September 16, 2019

Economix Blog: Front-Running the Release of Market Data

Jared Bernstein is a senior fellow at the Center on Budget and Policy Priorities in Washington and a former chief economist to Vice President Joseph R. Biden Jr.

Today’s Economist

Perspectives from expert contributors.

A few weeks ago on my blog I saluted Eamon Javers of CNBC for his reporting about some traders who either seemed to be or admittedly were getting an early look at market-moving data.  Well, there have been some new developments.

As The New York Times reports, Attorney General Eric Schneiderman of New York is taking a close look at the practice to gauge the extent to which it creates unfair advantages for some traders.

I tend to think there are two types of early lookers (i.e., traders who get market-moving data anywhere from a few minutes to a few milliseconds before everyone else), though the article suggests that even these lines are blurred.

One type is a private service, as with the Michigan confidence survey, that releases the data to subscribers a few minutes early. Then there are the flash traders with fat data pipes, or as the article notes, servers that “co-locate” near the data-release servers.  All their algorithms need is a millisecond to make some fast — and I’m talkin’ fast — money.

The latter seems wrong in the sense that the data releases are set to come out at a given time but the flashers have found a way to beat the system — call it technological arbitrage.  The former case — privileged subscribers — seems legal but also wrong, though perhaps only in the sense that traders incorrectly believe there is untapped market value once the data are broadly released.   In fact, that value has been picked over by the early birds.

I’m not a lawyer — though Mr. Schneiderman is a uniquely able, just and ethical member of that trade — but none of this looks like a legal slam dunk to me.  The advantaged traders will surely cry foul, saying they have paid good money to get the goods before the rest of us suckers.  I’ll let the attorney general deal with them.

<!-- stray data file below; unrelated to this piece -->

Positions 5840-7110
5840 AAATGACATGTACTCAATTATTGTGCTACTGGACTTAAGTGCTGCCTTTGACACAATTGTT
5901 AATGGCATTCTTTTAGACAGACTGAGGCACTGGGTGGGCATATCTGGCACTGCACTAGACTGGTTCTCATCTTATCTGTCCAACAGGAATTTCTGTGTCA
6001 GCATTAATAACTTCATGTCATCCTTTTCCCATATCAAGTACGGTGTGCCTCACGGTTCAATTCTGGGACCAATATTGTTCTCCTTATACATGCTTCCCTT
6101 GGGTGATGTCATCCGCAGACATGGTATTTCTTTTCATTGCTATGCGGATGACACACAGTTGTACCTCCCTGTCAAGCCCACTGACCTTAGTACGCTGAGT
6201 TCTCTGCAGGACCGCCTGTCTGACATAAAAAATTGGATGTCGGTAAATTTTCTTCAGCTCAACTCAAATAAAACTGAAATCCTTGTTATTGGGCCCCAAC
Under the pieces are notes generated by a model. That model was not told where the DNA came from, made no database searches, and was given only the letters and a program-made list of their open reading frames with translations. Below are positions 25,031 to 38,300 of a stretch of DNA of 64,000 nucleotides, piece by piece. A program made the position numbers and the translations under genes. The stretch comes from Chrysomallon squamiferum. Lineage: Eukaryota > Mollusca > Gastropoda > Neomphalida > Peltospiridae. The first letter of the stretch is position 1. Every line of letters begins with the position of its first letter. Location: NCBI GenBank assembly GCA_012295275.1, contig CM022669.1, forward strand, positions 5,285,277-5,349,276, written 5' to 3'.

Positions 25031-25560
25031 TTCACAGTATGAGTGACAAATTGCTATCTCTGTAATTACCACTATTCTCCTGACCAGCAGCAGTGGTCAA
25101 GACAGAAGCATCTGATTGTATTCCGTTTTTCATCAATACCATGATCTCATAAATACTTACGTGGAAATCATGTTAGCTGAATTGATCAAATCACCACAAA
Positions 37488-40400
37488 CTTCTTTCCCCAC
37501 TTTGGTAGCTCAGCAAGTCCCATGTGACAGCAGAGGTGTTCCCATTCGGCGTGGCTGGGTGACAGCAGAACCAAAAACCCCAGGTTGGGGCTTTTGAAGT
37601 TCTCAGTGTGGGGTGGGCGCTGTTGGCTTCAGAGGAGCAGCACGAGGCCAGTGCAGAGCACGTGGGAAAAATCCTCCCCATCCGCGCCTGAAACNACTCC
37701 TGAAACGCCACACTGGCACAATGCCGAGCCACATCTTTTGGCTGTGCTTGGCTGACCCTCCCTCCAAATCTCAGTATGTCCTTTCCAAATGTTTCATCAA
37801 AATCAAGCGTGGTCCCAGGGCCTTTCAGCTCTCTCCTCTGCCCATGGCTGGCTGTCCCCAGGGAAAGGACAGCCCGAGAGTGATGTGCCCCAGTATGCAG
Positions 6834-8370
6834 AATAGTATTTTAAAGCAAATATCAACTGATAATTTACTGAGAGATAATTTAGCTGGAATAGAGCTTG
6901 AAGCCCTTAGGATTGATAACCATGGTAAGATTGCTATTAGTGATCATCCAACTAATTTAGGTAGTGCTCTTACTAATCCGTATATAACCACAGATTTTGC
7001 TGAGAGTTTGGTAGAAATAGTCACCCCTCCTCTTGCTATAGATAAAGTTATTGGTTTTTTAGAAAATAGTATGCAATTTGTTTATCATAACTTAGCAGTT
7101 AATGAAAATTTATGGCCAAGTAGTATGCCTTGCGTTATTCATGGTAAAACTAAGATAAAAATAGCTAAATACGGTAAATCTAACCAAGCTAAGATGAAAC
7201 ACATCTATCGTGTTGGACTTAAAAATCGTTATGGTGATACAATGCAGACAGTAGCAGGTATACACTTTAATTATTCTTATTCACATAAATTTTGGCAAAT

But until this is fixed, here’s the most important thing. Traders need to know the precise vintage of the information they are looking at. The fact that some are getting it before others is itself valuable knowledge. When this broke, a lot of folks claimed, “Oh, everybody knows that.” But everybody didn’t. So it is important to continue to pursue reporting that exposes such advantages.

And the other important thing is: Really? Millisecond trading advantages are helping our capital markets allocate excess savings more productively? This stuff is mostly froth and millisecond price arbitrage, and I say slow it down with a financial transaction tax (a small tax on trades). It would probably take a tax of just a few basis points to make things right.

Article source: http://economix.blogs.nytimes.com/2013/07/09/front-running-the-release-of-market-data/?partner=rss&emc=rss

DealBook: A FrontPoint Founder Tries Again With a New Firm

When FrontPoint Partners began in 2000, its founders envisioned the firm as a one-stop shop for multiple hedge funds, a distinctive strategy in an industry dominated at the time by single star managers.